A new study published in the Journal of the American Medical Association (JAMA) Pediatrics has reported that infants who consume rice or rice-containing foods in the first year of life have higher levels of arsenic exposure, and subsequently, higher urinary arsenic concentrations

When it comes to introducing babies to solid foods, rice-based foods are usually first. Studies have shown that rice, a main ingredient in several baby and infant foods, contains arsenic and is likely to accumulate and absorb arsenic more readily than other cereal products. Researchers of a study published in JAMA Pediatrics found that infants who were introduced to rice or foods mixed with rice during their first year of life had a higher exposure to Arsenic compared to those who ate no rice. Infants at 12 months of age who consumed rice or rice products during their first year were found to have higher urinary arsenic concentrations than those who did not have any types of rice, with urinary arsenic concentrations increasing correspondingly with increasing consumption of rice and rice-based foods. The researchers observed the highest total urinary arsenic levels among infants who consumed baby rice cereal, or a food marketed as infant, baby or toddler/transitional cereal with the main ingredient as rice. Total urinary arsenic levels were found to be almost twice as high for those who ate rice snacks, a food marketed as a snack with rice as a listed ingredient, compared with infants who did not eat rice.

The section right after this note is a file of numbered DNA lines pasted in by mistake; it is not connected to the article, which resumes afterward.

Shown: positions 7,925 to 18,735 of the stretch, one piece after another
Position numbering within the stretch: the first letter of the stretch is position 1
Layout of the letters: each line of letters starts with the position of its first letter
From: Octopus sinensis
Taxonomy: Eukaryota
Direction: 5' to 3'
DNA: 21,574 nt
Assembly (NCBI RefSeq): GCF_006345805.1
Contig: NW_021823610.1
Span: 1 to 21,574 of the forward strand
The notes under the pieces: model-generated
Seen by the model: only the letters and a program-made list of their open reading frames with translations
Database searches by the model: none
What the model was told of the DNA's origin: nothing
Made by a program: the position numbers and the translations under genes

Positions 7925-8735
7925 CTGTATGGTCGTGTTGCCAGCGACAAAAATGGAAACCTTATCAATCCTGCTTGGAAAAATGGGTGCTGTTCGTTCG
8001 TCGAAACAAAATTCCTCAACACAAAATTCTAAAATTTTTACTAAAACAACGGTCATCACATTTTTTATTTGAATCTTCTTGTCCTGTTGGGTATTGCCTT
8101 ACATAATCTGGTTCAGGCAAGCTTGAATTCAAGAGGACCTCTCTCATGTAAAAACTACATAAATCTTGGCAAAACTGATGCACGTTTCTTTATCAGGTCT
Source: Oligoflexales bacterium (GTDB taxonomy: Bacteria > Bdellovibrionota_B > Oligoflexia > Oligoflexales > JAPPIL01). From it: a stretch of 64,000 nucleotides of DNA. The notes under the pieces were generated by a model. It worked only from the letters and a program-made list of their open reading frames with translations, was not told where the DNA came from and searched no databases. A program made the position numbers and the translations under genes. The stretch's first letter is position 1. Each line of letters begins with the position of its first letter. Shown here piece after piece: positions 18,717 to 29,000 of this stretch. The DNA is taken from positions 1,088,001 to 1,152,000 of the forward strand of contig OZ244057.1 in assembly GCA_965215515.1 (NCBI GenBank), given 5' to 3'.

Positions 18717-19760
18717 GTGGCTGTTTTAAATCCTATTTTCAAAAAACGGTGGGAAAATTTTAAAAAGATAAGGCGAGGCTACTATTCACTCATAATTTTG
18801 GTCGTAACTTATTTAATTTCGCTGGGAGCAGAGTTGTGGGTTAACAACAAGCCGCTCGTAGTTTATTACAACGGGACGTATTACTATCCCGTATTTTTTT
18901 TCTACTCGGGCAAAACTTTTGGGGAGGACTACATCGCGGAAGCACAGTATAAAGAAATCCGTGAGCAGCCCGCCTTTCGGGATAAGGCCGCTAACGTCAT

The research involved a study of 951 infants who were born in the New Hampshire State of the USA to mothers registered in the New Hampshire Birth Cohort Study from 2011 to 2014. Registered women recruited from particular clinics were between 18 and 45 years of age, delivering a single birth, living in homes served by a private water system and in the same residence since their last menstrual period, and who were not planning to move during pregnancy. Data on infants’ dietary patterns and consumption of rice and rice products were collected from interviews with their parents at 4, 8, and 12 months’ follow-up. Dietary data was obtained from 759 of the 951 infants included in the study, of which represented an approximately equal number of females and males. Data on infants’ consumption of rice and rice products were gathered from 129 of the 759 infants from a 3-day food diary at 12 months old from March 2013 to August 2014. Data on urinary arsenic species was obtained from 48 infants.

Previous studies have reported that rice-based foods contain traces of arsenic, both in its organic and inorganic form. There is clear evidence on the toxic effects of inorganic arsenic and evidence to suggest that organic forms also may pose a risk to health. Although the potential health effects of regularly consuming rice or rice products are unclear, it is worthy to note that young children and infants are far more susceptible to the possible cancerous effects of arsenic and have an increased risk for adverse growth, adverse neurodevelopmental effects and adverse immune response, even at fairly low concentrations of exposure.

The results of this study suggest that feeding infants rice and rice-based foods on a regular basis could contribute to their arsenic exposure. This finding is important considering that most infants in the study were found to consume rice and rice products during the first year of life, a critical period of childhood development, and given the vulnerability of infants and children to the effects of arsenic exposure.  The researchers highlight the need for strategies to reduce arsenic exposure to infants by suggesting that new regulations be proposed to lessen exposure.




Written by: Nigar Celep, BASc

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